September 24, 2004

Little Green Apples at the Blue Moon Bar

Fresh Air "critic-at-large" John Powers, discussing Rathergate yesterday, said:

The first doubts came from conservative blogs with colorful names like "Free Republic" and "Little Green Apples".

Uh, that's "Little Green Footballs".

Complaining about the faults of weblogs, Powers observes that

Some shriek "gotcha!" at tiny factual errors in articles written on short deadlines by people who actually have to leave the house to do their work.

There's no evidence that Power did much pounding the pavements in researching his commentary. Anyhow, more expenditure of shoe leather wouldn't have helped him to make a correct attribution of the name of the weblog that made the first convincing case for the CBS memos being forged. That's just a matter of elementary care with relevant facts.

Power condescendingly allows that

Although I myself work in print, and am far too lazy to have a blog of my own, I must say that American political culture is far better for this explosion of lively political voices.

Apparently he's also too lazy to deal with details like the actual names of publications -- or does he count on his editors at Vogue (where he's now the film critic) to fix things up if he writes "Leonard Cohen" when he means "Leonard Bernstein", or "Alfred Prufrock" when he means "Alfred Hitchcock"?

A better known representative of the ancien regime, Lewis Lapham, was less gracious to weblogs when interviewed Wednesday by Marcie Sillman on the Weekday radio show:

Sillman: We've had several listeners email in uh- uh- going back to the idea of- of media, asking you what you think about blogs, whether the information that- that has come out on various blogs is- is valuable, is reliable, is something that people should turn to.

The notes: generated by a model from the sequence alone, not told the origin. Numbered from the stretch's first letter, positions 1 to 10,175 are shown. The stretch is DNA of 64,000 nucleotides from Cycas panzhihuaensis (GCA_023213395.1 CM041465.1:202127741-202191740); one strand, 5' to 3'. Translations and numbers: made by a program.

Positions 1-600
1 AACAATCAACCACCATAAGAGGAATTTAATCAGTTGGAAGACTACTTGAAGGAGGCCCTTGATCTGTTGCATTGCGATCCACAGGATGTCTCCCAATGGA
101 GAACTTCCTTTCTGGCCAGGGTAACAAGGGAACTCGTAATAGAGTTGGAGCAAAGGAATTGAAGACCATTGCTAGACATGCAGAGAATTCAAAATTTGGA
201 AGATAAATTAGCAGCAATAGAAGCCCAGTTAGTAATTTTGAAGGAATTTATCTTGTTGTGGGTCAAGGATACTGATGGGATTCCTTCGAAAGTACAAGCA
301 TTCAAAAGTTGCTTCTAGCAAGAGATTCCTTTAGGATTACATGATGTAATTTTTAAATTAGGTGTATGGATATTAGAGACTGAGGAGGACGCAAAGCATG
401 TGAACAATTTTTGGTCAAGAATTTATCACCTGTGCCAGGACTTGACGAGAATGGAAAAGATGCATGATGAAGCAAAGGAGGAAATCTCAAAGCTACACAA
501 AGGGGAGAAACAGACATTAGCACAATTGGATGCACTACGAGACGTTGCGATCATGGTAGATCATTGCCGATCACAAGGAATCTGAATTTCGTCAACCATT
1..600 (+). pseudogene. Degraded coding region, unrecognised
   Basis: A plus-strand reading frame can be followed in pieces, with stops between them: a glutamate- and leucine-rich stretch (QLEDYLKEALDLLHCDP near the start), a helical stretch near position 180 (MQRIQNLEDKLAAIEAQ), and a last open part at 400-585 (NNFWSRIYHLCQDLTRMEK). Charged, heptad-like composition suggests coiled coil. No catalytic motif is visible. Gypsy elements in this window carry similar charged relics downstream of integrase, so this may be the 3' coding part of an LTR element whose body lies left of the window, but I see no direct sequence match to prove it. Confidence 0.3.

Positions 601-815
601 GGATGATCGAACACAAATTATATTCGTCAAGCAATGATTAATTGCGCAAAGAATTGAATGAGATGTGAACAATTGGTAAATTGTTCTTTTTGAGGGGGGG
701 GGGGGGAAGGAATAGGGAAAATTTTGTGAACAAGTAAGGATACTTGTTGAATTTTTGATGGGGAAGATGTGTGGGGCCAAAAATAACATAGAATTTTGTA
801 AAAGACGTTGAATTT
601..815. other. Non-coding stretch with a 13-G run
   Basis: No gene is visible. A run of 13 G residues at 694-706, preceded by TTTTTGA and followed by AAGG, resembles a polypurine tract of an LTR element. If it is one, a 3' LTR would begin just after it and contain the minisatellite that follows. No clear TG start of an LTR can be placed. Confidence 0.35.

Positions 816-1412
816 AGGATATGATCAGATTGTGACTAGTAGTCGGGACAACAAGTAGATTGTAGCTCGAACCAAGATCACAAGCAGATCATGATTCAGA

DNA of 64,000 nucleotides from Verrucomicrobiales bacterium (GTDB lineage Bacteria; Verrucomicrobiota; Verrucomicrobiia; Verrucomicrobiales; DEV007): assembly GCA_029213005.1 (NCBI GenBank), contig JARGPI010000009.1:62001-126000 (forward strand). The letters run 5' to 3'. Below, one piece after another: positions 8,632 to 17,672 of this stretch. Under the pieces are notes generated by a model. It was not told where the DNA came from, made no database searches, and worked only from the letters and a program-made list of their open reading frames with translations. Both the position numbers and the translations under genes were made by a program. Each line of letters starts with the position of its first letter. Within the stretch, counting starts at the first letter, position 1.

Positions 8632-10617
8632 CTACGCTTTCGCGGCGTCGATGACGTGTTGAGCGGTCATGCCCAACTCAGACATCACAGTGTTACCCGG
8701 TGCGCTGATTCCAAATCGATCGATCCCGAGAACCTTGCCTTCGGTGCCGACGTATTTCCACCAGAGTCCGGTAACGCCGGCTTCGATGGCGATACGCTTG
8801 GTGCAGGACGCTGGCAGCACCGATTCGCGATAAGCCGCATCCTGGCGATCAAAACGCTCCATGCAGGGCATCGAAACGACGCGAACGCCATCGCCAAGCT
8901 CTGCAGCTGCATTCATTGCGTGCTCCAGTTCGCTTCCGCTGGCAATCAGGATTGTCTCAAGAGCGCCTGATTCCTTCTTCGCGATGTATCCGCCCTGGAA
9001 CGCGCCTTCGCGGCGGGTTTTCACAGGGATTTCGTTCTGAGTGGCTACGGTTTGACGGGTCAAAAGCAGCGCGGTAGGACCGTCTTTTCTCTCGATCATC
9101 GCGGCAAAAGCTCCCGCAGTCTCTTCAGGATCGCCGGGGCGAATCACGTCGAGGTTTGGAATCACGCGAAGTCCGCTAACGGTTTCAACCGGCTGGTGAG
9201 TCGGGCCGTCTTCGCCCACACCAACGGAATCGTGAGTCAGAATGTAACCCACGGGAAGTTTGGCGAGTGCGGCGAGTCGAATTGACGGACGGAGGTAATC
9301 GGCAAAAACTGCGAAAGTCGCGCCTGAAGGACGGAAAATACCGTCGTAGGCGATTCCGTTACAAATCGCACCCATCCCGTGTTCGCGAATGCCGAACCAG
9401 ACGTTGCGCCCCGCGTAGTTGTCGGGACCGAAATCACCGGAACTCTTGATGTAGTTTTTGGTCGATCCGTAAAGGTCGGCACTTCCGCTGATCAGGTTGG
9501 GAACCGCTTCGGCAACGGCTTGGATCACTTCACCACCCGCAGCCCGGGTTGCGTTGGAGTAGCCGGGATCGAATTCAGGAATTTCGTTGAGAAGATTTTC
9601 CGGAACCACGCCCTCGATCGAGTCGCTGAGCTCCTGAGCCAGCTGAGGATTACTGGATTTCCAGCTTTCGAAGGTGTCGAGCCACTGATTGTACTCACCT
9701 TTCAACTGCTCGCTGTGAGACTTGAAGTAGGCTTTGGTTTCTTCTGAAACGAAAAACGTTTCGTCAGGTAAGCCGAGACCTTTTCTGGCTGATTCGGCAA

Lapham: I don't know enough about blogs. I- I don't scan the Internet and the- so- but I I- guess as a source for clues, or for leads, uh for let's say a newspaper, or a m- Harper's Magazine's a monthly, so we're not into the timely news, might prove useful, but I'm sure it would be very difficult to learn which ones are worthwhile, and which one- I'm sure there- there are a lot of them that are uh simply uh the equivalent of scratching your name on the men's room wall of the, you know, Blue Moon Bar. I've-

Sillman: Have you been there? It's just down the street!

[both laugh]

And that's the end of that question.

Lapham's own reputation for journalistic reliability recently took a hit when he described the speeches at the Republican national convention in an edition of his magazine that was mailed to subscribers several weeks before the convention took place. So of course those finicky bloggers did their gotcha-shrieking thing in response to this tiny factual error, despite the fact that Lapham was writing on deadline and was planning to actually leave his house to attend the convention. Lapham was honest and smart enough to apologize right away, though he explained the fault as a matter of poetic license and mixing up tenses.

I've never visited any of the many Blue Moon Bars that Google finds around the world, but I've read a lot of graffiti over the years, and I don't recall ever having seen a verb-tense error. I'll confess, though, that poetic license has long been as rampant in that medium as it apparently is now at Harper's.

As far as blogs are concerned, you just have to make your own judgment about which ones are worthwhile, based on your experience with the source. That seems to me quite a lot like making a judgment about a magazine article or a radio commentator, and quite different from evaluating restroom graffiti.

[Update 9/29/2004: Here's a relevant discussion by NPR's Ombudsman Jeffrey A. Dvorkin. Key quote:

First, we must acknowledge that the blogs have truly arrived. It is hard for journalists who have led a sheltered life without public accountability to acknowledge that those days are over.

Second, it will be tough for ombudsmen and women to admit that their unique role as overseers on behalf of the public is also changing. We need to make room on the bench and give the bloggers a place at the dinner table. The question remains: who's for dinner?

NPR listeners have always been quick to point out our errors and lapses, and in a non-partisan way. The blogs are different because many are explicitly political. It will be interesting to see if the "blogosphere" still has as much impact on mainstream journalism once the election is over.

But blogs are also different because they have an independent way to reach the public, not subject to the control of NPR or any other institution.



Posted by Mark Liberman at September 24, 2004 09:32 PM